A gain or loss that may occur in the future as result of an exisitng condition

a) Slight chance of occuring
Don't Disclose
Don't Accrue
b) More than remote, less than probable
Do Disclose
Don't Accrue
c) "Likely" to occur
*Not estimable: Do disclose
Estimable: Don't Accrue
*Estimable
Do Disclose
Do Accrue

**DONT EVER ACCRUE!!! Unless realized!!!
**Pick the least amount

13

What is a subsequent event? Pg. 12-11

Type 1 VS Type 2

What date must you focus on to classify if its type 1 or type 2?

Occurs after balance sheet date but before issuing; recognized (accrue and disclose) and adjust

Condition existed at the balance sheet date; must adjustment, recognize, and accrue
Condition didn not exist at the balance sheet date; must disclose and don't recognize (dont accrue)

The BALANCE SHEET DATE

14

For interest on notes payable, how do you treat N/P...
a) In the ordinary course of business
b) As a long term payable

a) Record at Face
b) Record at present value

15

What is the order of people getting paid back in a backruptcy? Pg. 12-16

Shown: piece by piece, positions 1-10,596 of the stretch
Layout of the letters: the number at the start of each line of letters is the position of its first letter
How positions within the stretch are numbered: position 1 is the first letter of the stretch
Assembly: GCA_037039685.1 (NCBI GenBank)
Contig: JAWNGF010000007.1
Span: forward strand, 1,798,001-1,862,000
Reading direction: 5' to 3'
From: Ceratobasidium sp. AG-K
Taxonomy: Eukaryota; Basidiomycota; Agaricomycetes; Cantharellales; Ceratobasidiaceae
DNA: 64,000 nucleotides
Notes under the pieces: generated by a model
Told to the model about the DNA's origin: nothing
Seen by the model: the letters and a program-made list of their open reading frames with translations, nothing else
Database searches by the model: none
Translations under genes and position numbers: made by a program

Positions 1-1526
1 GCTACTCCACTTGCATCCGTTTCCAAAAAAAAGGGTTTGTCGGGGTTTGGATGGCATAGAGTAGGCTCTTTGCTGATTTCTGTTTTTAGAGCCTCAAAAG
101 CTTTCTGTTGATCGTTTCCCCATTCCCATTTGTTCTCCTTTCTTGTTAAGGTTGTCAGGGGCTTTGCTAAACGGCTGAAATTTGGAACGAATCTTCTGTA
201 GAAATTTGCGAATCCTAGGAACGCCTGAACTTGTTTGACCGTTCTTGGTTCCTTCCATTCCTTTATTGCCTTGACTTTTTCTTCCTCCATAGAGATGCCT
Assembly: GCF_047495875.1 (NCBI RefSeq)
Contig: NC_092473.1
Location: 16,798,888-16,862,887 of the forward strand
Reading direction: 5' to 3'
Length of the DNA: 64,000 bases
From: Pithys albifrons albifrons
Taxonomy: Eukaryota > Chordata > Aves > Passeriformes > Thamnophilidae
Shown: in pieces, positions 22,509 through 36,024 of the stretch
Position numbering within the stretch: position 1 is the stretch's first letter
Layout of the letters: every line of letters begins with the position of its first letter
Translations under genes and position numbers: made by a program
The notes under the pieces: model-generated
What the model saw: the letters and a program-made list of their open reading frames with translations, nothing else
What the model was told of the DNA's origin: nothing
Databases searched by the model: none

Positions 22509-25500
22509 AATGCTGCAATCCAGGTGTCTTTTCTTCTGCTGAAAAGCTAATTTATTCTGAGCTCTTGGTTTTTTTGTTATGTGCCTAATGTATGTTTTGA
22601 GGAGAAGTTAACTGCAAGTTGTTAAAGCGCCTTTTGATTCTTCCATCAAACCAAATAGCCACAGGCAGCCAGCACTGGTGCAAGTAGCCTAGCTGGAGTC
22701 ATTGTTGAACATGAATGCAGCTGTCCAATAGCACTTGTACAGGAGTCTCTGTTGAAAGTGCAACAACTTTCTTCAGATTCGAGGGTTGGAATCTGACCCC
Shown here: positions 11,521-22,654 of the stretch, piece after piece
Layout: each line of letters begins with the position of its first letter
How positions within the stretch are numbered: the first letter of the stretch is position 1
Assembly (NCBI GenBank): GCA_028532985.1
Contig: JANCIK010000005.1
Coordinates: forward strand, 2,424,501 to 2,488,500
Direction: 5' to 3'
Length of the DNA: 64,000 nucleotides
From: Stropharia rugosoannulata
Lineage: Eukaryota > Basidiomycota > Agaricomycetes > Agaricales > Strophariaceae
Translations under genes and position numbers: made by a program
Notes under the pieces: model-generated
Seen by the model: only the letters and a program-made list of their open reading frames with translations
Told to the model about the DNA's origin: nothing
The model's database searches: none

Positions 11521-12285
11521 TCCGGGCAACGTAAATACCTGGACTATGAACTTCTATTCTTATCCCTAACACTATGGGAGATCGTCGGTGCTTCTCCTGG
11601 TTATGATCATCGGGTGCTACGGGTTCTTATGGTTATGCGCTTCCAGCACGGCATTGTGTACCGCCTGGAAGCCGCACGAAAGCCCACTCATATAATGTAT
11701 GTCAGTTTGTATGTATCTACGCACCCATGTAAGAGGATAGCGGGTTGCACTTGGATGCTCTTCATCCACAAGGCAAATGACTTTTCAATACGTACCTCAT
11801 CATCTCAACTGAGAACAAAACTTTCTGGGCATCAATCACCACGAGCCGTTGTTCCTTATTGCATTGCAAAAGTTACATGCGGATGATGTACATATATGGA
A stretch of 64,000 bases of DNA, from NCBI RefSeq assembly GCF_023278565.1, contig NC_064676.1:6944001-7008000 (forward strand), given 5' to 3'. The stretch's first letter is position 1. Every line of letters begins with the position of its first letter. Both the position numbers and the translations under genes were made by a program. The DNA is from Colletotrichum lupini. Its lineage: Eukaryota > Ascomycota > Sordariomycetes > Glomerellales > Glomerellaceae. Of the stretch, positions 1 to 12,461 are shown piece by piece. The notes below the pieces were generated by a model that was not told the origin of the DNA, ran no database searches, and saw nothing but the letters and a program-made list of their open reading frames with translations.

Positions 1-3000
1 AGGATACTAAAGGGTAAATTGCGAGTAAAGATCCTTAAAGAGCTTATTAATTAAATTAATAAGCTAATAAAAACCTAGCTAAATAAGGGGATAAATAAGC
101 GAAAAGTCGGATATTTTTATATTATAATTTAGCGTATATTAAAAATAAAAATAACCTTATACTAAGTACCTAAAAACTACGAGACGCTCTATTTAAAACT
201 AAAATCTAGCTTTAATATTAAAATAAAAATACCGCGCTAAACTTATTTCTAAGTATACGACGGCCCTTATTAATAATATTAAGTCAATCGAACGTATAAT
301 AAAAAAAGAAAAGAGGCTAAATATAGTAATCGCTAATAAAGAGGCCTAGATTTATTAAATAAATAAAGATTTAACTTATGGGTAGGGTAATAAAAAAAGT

1) Secured creditors: Fully secured and partially (part is secured and the rest is unsecured
2) Priority claims: STOP IT Drunk Driver
S Support and alimony payments
T Trustee, attorney and accountant fees
O Owed to involuntary gap creditors
P Payroll within 180 days
I Individual consumer deposits
T Tax claims within 3 years of filing
Drunk Driver injury claims

16

How to refinance short-term obligations on a long term basis? Pg. 12-13

When does it have to happen for it to qualify?

The company need intent and ability; also must be financially capable

It has to occur after the balance sheet date, but before the issuance of the financial statements

**The agreement can be AFTER the balance sheet date, and it will be still considered what they agreed upon

17

Deferred tax liability arising from depreciation is considered? Long term or short term?

Long term because the depreciation has to do with a long term asset

18

When a company wants to refinance a debt from current to non current, when can they consider it as long term?